Bitcoin, Bukele and a bevy of central bankers meet in El Salvador

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This week, 44 central bankers from developing countries around the world are attending a conference in El Salvador to discuss financial inclusion, financing for small and medium-sized businesses and Bitcoin (BTC). 

Central bank delegates from Ghana to Burundi, Jordan to the Maldives and Pakistan to Costa Rica arrived in San Salvador for the conference upon El SalvadorPresident Nayib Bukele’s invitation.

Delegates’ countries marked in orange. Source: Twitter

Organized by the Alliance for Financial Inclusion, a global policy leadership alliance, and in partnership with El Salvador’s central bank, the conference will run for three days. In a tweet, the head of El Salvador central bank, Douglas Rodríguez, shared:

“El Salvador is proud to receive representatives from 44 central banks and financial authorities to learn about the implementation of Bitcoin and policies to promote Financial Inclusion.”

Rodríguez’ superior, President Bukele, shared that he was “planting seeds” among the 44 delegates while tweeting a group photo of the leaders:

The team behind the Bitcoin Beach project was also in attendance, on-hand to educate the central bankers. Bitcoin Beach, El Zonte, was the birthplace of the Bitcoin Law, a grassroots movement that led the first nation to adopt Bitcoin. 

Nicolas Burtey, co-founder of Galoy Money — the company that built the Bitcoin Beach wallet — said, “After spending a day with those central bankers, I can say: still a lot of education to do.” Burtey continued:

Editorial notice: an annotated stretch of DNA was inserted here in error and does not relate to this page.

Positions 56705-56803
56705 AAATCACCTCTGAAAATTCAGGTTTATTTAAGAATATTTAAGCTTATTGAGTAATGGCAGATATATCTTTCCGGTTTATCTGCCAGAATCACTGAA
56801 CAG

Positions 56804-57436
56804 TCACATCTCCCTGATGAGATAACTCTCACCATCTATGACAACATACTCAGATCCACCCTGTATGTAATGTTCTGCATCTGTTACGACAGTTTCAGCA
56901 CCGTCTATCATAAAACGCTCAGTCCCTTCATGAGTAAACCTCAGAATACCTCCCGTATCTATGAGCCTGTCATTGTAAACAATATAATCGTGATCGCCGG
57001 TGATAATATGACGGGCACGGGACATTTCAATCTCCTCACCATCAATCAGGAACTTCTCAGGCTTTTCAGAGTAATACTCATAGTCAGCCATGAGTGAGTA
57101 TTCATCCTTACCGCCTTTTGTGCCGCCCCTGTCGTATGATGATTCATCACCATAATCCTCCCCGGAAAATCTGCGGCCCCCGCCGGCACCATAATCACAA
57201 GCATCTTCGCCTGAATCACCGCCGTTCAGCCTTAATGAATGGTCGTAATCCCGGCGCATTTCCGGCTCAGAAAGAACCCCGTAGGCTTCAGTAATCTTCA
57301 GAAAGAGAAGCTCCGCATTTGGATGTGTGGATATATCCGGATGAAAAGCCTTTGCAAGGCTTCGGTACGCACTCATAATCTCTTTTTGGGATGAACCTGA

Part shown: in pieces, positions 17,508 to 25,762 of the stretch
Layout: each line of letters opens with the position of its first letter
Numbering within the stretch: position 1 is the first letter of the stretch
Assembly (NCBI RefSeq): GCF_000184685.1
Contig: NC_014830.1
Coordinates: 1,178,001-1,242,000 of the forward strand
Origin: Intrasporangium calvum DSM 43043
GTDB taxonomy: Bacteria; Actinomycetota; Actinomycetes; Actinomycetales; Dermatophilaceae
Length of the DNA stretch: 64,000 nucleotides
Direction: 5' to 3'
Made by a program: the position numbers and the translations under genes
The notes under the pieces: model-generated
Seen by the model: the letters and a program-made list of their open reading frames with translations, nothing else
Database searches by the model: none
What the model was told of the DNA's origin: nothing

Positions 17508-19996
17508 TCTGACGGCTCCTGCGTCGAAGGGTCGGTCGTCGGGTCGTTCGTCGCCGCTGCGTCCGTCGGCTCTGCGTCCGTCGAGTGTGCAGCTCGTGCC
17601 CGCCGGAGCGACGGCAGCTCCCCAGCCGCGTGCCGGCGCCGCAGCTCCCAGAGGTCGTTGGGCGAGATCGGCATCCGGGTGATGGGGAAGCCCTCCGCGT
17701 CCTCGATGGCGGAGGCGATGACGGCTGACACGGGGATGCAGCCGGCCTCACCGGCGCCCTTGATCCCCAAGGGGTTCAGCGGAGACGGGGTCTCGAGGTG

“[The] vast majority have no idea of the potential of bitcoin. But with El Salvador adopting Bitcoin, they now have a reason to dive into it.”

Burtey and his team spent the day speaking with central bankers, showing them how to use Bitcoin Lightning wallets and send payments. Progress was fast — so fast, in fact, that Burtey tweeted: “We can’t onboard the central banks fast enough to #bitcoin with the BTCBeachWallet.”

Photos of the event beggar belief, with central bankers studiously learning how to send payments and create wallets.

At present, only two countries around the world have recognized Bitcoin as legal tender: El Salvador and recently the Central African Republic, which was subsequently scolded by African central banks for adopting cryptocurrencies.

Related: El Salvador’s central bank accepts Qredo’s registration to provide crypto services

For some commentators, such as Dan Tapiero of investment fund 10T holdings, who memorably told Cointelegraph during an interview, “I don’t have cash,” El Salvador’s financial inclusion conference is momentous. He insinuates that the United States might need to catch up:  

For hardcore Bitcoiners, nonetheless, the opportunity to make a joke about the event was just too great. Gigi, a Bitcoin writer and author of Bitcoin book 21 lessons, tweeted “If they keep using Bitcoin they wont be central bankers much longer!”





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